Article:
Last year, about a month after Pope Francis issued Traditionis Custodes limiting the celebration of the pre-Vatican II Mass, I received a text from a college friend. We’d once been very close, working together on our college newspaper, but had a falling out after he began identifying with the alt-right and developed an admiration for Milo Yiannopolous, the former Breitbart staffer who, after being deplatformed when a series of videos of him advocating pedophilia emerged, converted to Catholicism, began to identify as a “reformed sodomite,” and became one of Pope Francis’ most vocal critics.
I immediately thought of this friend—like Milo, a gay man turned traditionalist Catholic reactionary—when I read First Things contributor Julia Yost’s piece in the New York Times this week, “New York’s Hottest Club is the Catholic Church.” Yost’s piece highlights a group of right-leaning downtown New York podcasters and small magazine editors who have taken up Roman Catholicism as a transgressive, anti-bourgeois yet Decadent-inspired cultural practice that Yost, while pointing out Gen Z’s proclivity for performativity, refuses to pin down as mere posturing.
I will refrain from judging their sincerity, too, but I do think that the strain of reactionary Catholicism that so often pops up in the United States—whether from the anticapitalist “Red Scare” podcast hosts or the hypercapitalist Breitbart scene—belies an insecurity that aims to take shelter in a church that never actually existed the way they imagine it did.
Sr. Gabriela of the Incarnation, O.C.D., writing in Where Peter Is about Pope Francis’ recent critique of “indietrism” or “backwardism”, argues that while European traditionalists are solidly grounded in history and face the risk of failing to “notice that changes have taken place over the centuries,” Americans “are far more prone to look to the future and fix our gaze on a culture that never really existed but that we hope to bring into being. We have a nostalgia for ‘the perfect society.’” The solution, she writes, is that “The European mindset needs to be balanced by openness to the future, and the American mindset needs to be balanced by a true knowledge of the past.”
This lack of “a true knowledge of the past” is manifest not only in the young Americans who long for a pre-Vatican II era they never experienced and which, in reality, was not the way they imagine it being, with elaborate Tridentine high Masses every day and an unquestioningly obedient body of the faithful. It also appears in older conservative Americans who refuse to acknowledge—and in fact, resist—the truth of how doctrine develops over time. In just the last few days, the former EWTN staffers running “The Pillar” Substack have turned their focus to “investigating” the Twitter account of the Pontifical Academy for Life, after it tweeted that the controversial 1968 encyclical Humanae vitae was not covered by papal infallibility. (This Twitter dust-up followed the academy’s publication of a volume of conference papers debating life issues.)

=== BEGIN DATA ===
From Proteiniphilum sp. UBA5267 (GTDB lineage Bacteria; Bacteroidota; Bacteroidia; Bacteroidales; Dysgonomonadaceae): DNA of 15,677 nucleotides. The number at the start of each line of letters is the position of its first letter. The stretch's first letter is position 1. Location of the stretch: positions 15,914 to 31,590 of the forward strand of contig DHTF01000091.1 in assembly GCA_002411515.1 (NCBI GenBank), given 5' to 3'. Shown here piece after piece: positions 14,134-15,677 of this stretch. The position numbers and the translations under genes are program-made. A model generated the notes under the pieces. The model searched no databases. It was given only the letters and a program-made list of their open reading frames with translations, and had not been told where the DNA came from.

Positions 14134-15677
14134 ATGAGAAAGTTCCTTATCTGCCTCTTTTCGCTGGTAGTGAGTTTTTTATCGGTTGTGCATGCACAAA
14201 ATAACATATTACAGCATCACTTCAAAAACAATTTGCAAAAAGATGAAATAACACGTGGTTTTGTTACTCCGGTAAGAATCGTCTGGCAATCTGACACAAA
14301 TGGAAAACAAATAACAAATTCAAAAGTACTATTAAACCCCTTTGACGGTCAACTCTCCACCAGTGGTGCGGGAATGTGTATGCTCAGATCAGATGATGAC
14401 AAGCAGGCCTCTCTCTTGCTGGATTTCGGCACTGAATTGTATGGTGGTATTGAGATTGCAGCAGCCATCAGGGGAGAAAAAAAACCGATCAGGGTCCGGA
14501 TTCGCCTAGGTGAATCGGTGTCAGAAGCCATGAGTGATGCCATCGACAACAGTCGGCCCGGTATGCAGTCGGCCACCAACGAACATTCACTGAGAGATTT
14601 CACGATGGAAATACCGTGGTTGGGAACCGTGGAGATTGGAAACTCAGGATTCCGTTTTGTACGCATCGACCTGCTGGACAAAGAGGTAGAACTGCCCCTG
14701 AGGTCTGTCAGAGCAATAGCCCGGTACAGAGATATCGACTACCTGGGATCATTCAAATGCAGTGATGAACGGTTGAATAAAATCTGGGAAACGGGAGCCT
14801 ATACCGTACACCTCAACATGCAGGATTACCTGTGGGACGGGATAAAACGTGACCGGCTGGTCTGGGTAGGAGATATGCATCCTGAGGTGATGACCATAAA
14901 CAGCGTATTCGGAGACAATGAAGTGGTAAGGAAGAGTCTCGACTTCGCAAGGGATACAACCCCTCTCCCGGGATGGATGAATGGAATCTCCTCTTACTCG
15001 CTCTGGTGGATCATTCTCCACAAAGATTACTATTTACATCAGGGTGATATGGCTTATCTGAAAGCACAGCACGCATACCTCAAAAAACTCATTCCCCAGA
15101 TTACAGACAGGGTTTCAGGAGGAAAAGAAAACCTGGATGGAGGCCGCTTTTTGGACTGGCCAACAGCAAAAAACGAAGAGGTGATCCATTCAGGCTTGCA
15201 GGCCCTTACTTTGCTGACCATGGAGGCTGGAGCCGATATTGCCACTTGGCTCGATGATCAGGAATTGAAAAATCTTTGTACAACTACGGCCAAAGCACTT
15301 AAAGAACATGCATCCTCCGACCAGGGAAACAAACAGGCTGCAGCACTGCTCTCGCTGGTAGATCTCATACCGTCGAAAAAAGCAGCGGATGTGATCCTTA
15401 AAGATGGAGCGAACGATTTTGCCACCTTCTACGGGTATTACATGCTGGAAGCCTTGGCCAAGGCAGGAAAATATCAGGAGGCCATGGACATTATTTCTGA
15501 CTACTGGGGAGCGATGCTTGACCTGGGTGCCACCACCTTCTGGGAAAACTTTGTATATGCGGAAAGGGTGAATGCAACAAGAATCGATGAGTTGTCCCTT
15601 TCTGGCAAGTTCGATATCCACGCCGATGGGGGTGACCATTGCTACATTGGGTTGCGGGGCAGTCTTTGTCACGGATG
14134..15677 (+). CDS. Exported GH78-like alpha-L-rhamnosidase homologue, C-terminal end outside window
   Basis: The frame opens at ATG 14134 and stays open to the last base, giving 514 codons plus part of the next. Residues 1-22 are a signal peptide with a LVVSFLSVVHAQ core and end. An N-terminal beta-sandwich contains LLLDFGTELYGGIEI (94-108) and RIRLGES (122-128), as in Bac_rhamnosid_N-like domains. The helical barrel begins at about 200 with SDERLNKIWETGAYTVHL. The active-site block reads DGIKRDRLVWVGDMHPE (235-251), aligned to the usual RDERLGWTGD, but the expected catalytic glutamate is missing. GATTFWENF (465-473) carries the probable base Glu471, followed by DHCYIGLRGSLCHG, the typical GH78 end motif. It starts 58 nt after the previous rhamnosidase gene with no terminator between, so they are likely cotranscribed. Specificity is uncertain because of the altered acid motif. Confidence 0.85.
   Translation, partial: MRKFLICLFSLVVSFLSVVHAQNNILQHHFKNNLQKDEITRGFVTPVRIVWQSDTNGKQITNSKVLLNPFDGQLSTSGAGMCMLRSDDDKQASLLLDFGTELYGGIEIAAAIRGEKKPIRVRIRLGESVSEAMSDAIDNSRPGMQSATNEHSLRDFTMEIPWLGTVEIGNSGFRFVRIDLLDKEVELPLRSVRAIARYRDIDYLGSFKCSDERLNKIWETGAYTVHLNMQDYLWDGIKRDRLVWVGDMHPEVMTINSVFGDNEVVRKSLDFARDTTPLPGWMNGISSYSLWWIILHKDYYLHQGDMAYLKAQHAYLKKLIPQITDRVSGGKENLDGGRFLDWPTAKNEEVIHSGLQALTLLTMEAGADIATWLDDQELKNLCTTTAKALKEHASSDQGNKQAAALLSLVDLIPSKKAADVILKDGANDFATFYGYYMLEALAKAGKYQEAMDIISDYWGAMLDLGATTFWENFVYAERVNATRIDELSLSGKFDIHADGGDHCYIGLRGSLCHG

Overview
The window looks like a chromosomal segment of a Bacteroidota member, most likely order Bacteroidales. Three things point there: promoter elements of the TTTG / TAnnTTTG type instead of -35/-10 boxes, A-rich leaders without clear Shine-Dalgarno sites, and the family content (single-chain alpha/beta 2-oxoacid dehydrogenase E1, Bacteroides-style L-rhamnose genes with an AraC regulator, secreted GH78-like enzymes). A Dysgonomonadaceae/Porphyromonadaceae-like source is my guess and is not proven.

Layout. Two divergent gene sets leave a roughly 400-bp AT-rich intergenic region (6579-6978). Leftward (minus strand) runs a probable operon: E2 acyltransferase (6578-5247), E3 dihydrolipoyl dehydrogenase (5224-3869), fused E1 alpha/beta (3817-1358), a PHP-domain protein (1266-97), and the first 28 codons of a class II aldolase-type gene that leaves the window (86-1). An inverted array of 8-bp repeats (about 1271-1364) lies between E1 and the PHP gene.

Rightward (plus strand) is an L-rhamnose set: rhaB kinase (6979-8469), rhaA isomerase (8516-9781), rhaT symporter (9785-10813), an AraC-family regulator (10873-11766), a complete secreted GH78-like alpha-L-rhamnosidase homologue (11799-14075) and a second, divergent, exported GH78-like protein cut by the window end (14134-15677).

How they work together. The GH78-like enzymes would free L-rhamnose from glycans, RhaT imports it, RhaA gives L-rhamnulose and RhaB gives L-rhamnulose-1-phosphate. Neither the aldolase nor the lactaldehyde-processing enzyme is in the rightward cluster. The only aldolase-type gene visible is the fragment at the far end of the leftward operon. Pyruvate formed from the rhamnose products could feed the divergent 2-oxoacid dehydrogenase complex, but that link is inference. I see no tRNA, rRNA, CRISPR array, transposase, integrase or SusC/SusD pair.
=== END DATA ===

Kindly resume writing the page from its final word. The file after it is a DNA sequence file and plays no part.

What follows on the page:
Then, of course, there is the “backwardism” of the wealthy conservative Catholics who have used their influence particularly in the media to undermine Pope Francis, as detailed in Go, Rebuild contributor Christopher Lamb’s book, The Outsider.
Again, I do not doubt these Catholics’ sincerity, but I believe their reactionary tendencies and their desire to construct an institution that has improbably not changed in 2,000 years is a sign of insecurity. It is much more comfortable to construct a museum-like church and assume the aesthetics of an imagined bygone era than it is to throw open the windows to let the Holy Spirit blow in, and to discern the Spirit’s call.
Back to my friend, the Milo admirer: About a month after Traditionis Custodes came out, he texted me to apologize. Although he was upset about the pre-Vatican II Mass being limited, he said, he had come to understand why the pope’s intervention was necessary. He recognized that the old Mass had become a proxy for opposition to Vatican II, and that he had participated in that opposition and realized now he was wrong.
This, to me, was a sign of spiritual maturing, of recognizing the work of the Holy Spirit in illuminating where conversion was needed, and following that prompting.
In response to the Times’ piece about the Dimes Square traditionalists, former Commonweal editor and “Know Your Enemy” podcast host Matt Sitman tweeted, “One thing about religion I’ve realized from being an editor at a Catholic magazine and now doing KYE is that a lot of people wrestle with their faith in ways that are quiet, mostly private and not part of their influencer brand. You’ll never read about them!” Then added, “This is my impression from countless emails and conversations, and I’d wager that this group of people absolutely dwarfs whatever trend in NYC is being debated.”
Sitman’s account of quiet wrestling resonates with me, and certainly describes my friend’s eventual response to Traditionis Custodes. The work of the Holy Spirit is quiet and persistent and intimate; it can happen below layers of aesthetic preoccupations and in, as Madeleine Delbrêl says, “the ordinary people of the streets.” It is happening all the time.
What is thrilling, now, is that, since Vatican II, and especially with Pope Francis’ global synodal process, we are being asked to undertake that wrestling with the Holy Spirit, that discernment, together, rather than exclusively within ourselves. It makes sense that the Jesuit pope, the world’s spiritual director, is the one asking us to engage in discernment together. I pray that our faith will be mature enough—secure enough—to follow this call.
Colleen Dulle is a writer and producer at America Media, where she hosts the weekly news podcast “Inside the Vatican.” Her forthcoming biography of the French poet, social worker and mystic Madeleine Delbrêl will be published by Liturgical Press.